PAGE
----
Glossary of termsThere are 67 entries in this glossary.
|5-alpha Reductase Deficiency||
5-alpha reductase deficiency is one of several conditions where girls are born with XY karyotype (the usual male pattern). It is characterized by an absence of the enzyme 5-alpha reductase, which converts testosterone change to dihydrotestosterone (DHT). Without DHT, prenatal genital development results in female appearance. Because masculine puberty depends more strongly on testosterone than on DHT, puberty will be virilizing (unless the gonads are removed or a blocking medication is used).
The adrenal glands, located above the kidneys, are the pair of glands that are responsible for secreting various hormones, including androgens.
This means working with a child in a way that works with her or his level of understanding. For example, if you’re talking with a child about going to the doctor, it would be “age-appropriate” with most three-year-olds to use a stuffed animal to explain what’s going to happen at the doctor’s office, but not age-appropriate to do the same with an intelligent teenager. Parents should not “dumb down” things unnecessarily, but they should also be careful not to talk over the head of their children.
|Androgen Insensitivity Syndrome||
Androgen Insensitivity Syndrome (AIS) occurs when an individual has one X and one Y chromosome, but the body is unable to respond to androgens (male sex hormones). A person with complete AIS will develop female genitalia, while a person with partial AIS may have genitalia that appear mainly female, or mainly male, or anything in between.
Androgens are hormones (molecules or chemical messengers) made mostly by the testes, but also made to a lesser extent in the adrenal glands located above the kidneys, and in the ovaries. They stimulate male reproductive organ (sex organ) development and secondary sex characteristics such as facial hair and lower pitch of voice. The two major types of androgens involved in sex development are testosterone and dihydrotestosterone.
See Mullerian inhibiting substance.
Aphallia refers to being born without a penis, in a patient with otherwise typical male anatomy.
A scrotum that is separated by a deep cleft or groove into two parts.
A curving of the penis that can cause very painful erections. Pronounced like "cord ee" (the h is silent).
These are the long strands of tightly curled DNA that reside within the nucleus of all cells (except red blood cells). Each cell in your body has a full set of your chromosomes. The chromosomes contain the body’s genes, which are specific segments of DNA that contain the messages for the cell to create proteins, some of the building blocks of life. So the chromosomes have the genes, and the genes code for the proteins, and the proteins form things like blood, skin, and other organs. Most people have 46 chromosomes in each cell: that includes 22 pairs (which scientists number 1 to 22, from largest to smallest) of closely matching chromosomes (one of each pair from each parent) called autosomes. In addition to those 22 pairs, most people have two additional chromosomes that may or may not match, and these are called the “sex chromosomes.” Instead of being numbered like the autosomes are, the sex chromosomes are designated by the letters X and Y, because they kind of look like an X and a Y. Most females have two so-called X chromosomes, and so we say they have the karyotype 46,XX; the number 46 tells you they have 46 chromosomes total, and the “XX” tells you that two of those chromosomes are X chromosomes. Most males have one X chromosome and one Y chromosome, and so we say they have the karyotype 46,XY (46 chromosomes, including one X and one Y). However, there are many other patterns of chromosomes. Some people have an extra X or Y, some are missing an X, some females have a Y chromosome and some males have two X’s. The “sex chromosomes” are somewhat misnamed, because, although they are usually different between males and females, they are not by themselves responsible for whether a person develops as a male or female. There are many genes carried on many other chromosomes (autosomes) that are also responsible for development of the gonads and other sex aspects. There are also some genes on the X chromosome that don’t have anything to do with sex development. It’s critical to understand that “sex chromosomes” do not determine a person’s gender identity or sexual orientation.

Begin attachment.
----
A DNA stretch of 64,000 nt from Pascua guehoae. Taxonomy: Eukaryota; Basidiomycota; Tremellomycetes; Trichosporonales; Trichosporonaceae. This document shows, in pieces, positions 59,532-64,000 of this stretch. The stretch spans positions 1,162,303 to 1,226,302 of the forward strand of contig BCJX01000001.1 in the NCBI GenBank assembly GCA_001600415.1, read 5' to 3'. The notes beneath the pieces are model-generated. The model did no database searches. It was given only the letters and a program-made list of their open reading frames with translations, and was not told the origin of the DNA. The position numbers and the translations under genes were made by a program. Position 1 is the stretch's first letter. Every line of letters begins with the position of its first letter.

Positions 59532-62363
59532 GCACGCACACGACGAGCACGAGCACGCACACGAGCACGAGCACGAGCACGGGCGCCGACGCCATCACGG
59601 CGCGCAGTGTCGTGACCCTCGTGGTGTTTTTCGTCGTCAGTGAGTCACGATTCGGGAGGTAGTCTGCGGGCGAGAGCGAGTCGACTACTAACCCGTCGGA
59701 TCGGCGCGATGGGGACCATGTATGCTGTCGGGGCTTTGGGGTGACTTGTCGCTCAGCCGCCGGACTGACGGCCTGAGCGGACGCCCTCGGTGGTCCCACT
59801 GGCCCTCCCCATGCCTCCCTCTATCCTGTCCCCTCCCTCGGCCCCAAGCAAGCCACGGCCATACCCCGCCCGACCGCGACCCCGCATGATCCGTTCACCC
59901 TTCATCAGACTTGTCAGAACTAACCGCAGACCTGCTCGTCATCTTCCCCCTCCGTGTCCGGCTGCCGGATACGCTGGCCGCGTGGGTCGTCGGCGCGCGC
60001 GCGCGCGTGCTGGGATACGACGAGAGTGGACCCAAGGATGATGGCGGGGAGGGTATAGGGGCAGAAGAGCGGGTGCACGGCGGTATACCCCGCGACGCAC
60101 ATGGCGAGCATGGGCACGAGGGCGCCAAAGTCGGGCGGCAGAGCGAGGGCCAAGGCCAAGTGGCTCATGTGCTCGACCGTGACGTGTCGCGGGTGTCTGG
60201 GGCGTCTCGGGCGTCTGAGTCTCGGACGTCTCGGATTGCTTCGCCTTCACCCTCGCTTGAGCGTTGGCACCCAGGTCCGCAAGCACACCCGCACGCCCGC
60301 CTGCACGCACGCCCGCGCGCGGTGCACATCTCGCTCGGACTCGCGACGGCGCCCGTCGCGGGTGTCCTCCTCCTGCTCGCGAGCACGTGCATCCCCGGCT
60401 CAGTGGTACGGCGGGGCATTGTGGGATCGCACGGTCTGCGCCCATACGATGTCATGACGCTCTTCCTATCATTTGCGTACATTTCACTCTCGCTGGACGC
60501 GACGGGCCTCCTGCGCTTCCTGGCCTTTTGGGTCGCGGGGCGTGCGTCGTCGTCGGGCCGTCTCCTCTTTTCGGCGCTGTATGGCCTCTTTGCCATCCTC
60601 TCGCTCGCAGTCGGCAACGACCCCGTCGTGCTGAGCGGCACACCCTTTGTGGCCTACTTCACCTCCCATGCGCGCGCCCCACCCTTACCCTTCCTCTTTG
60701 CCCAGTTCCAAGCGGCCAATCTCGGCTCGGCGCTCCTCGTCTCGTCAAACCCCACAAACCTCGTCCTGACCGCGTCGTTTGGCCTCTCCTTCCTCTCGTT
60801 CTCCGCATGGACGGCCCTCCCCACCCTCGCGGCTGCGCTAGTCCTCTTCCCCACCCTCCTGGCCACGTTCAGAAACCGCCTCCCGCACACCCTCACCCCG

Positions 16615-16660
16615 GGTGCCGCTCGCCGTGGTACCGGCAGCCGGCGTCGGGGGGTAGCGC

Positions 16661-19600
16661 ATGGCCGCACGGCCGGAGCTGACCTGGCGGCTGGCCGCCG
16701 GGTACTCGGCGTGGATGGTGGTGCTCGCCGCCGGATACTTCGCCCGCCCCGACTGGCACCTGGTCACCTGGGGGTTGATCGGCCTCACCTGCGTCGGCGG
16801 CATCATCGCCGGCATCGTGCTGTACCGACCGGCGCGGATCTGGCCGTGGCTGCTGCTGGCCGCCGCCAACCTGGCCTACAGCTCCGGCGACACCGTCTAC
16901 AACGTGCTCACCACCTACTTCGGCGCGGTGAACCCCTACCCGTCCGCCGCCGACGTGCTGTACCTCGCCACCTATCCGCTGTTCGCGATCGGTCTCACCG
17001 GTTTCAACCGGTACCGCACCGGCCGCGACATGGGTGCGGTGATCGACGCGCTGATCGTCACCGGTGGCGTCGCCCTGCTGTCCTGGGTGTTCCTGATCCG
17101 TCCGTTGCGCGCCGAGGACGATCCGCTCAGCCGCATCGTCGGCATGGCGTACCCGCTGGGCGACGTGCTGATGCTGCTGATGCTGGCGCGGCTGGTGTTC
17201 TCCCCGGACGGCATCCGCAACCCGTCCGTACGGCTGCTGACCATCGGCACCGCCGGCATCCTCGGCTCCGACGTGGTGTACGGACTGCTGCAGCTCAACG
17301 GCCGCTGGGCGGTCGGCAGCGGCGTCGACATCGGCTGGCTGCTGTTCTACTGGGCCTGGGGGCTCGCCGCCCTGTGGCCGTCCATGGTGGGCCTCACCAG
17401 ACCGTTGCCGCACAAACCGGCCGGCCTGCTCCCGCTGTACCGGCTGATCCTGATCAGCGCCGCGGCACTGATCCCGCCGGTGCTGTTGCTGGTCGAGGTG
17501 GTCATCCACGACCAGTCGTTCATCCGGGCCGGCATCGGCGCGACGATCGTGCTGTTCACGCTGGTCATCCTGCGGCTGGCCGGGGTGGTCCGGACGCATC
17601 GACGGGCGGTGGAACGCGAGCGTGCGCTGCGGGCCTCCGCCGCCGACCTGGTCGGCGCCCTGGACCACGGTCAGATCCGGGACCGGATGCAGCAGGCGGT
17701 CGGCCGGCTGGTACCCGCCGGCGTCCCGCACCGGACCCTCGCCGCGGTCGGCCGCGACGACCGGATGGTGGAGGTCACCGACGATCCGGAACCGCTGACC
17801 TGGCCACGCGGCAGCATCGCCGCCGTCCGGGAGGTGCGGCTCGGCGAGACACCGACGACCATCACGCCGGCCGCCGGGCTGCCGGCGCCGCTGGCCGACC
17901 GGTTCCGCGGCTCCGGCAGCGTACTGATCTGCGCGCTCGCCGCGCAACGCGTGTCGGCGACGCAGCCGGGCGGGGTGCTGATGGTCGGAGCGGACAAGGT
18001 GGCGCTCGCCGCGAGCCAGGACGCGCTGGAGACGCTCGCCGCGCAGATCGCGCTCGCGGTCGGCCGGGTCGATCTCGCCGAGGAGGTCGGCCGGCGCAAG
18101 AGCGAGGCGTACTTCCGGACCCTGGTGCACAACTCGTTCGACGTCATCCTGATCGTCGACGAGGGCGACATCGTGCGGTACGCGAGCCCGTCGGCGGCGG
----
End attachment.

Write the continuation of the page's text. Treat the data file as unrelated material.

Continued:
Clitoromegaly means that the clitoris is larger than expected.
|congenital adrenal hyperplasia||
Congenital adrenal hyperplasia (CAH) refers to any of several genetic conditions affecting the production of cortisol by the adrenal glands. Most of these conditions also result in altered production of sex steroids (hormones) by the adrenals, and can alter development of sexual characteristics.
A cosmetic surgery is one that only affects appearance, rather than making a body part work better or curing an illness.
This usually means the name of a cause of a DSD (for instance, “congenital adrenal hyperplasia” or "complete androgen insensitivity syndrome”). Doctors decide on a diagnosis by considering the signs and symptoms, the family history, and the results of various tests. In many cases, it is not possible to arrive at a definite cause. In that case, doctors may use a descriptive word, like “ambiguous genitalia” for the diagnosis.
Dihydrotestosterone (DHT) is an androgen (male sex hormone) produced by converting testosterone into dihydrotestosterone. DHT is an important factor in the development of male genitalia before birth.